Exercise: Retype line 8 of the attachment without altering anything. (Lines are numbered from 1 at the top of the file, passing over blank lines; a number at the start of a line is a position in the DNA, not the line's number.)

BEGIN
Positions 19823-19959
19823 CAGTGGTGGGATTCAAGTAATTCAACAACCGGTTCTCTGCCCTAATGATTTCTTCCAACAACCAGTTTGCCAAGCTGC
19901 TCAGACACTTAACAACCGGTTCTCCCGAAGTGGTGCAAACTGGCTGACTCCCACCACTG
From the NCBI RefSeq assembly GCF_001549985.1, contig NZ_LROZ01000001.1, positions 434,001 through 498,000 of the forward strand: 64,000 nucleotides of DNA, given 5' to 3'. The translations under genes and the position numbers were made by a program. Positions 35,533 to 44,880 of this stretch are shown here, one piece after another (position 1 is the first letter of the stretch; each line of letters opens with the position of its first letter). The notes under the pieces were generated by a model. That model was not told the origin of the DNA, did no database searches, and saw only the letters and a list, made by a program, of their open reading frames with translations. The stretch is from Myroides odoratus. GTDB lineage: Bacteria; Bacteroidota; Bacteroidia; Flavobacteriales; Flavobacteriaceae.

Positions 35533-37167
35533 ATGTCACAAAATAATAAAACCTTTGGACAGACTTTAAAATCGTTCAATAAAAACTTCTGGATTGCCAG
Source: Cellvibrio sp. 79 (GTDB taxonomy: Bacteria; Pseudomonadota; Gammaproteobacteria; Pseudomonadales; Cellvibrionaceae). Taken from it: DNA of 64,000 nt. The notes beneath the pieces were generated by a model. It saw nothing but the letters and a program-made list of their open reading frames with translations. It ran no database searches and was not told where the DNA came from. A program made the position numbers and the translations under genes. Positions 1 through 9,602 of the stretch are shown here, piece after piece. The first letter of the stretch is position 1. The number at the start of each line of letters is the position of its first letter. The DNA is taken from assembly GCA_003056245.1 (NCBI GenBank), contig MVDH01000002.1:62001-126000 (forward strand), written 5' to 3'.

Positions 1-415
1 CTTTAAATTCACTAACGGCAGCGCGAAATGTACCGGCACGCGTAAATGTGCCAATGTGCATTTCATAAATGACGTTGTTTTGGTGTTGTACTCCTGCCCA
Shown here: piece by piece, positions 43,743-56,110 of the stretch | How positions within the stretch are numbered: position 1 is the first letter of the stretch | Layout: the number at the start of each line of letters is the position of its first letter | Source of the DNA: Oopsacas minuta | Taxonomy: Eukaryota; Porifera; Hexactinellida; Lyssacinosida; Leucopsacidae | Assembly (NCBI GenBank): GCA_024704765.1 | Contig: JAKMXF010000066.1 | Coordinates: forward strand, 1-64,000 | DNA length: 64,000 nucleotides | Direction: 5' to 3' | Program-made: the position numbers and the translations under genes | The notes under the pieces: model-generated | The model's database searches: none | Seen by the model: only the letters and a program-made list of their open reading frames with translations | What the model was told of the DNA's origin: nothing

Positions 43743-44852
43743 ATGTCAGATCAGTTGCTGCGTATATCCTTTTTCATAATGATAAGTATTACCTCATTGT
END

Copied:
Positions 1-415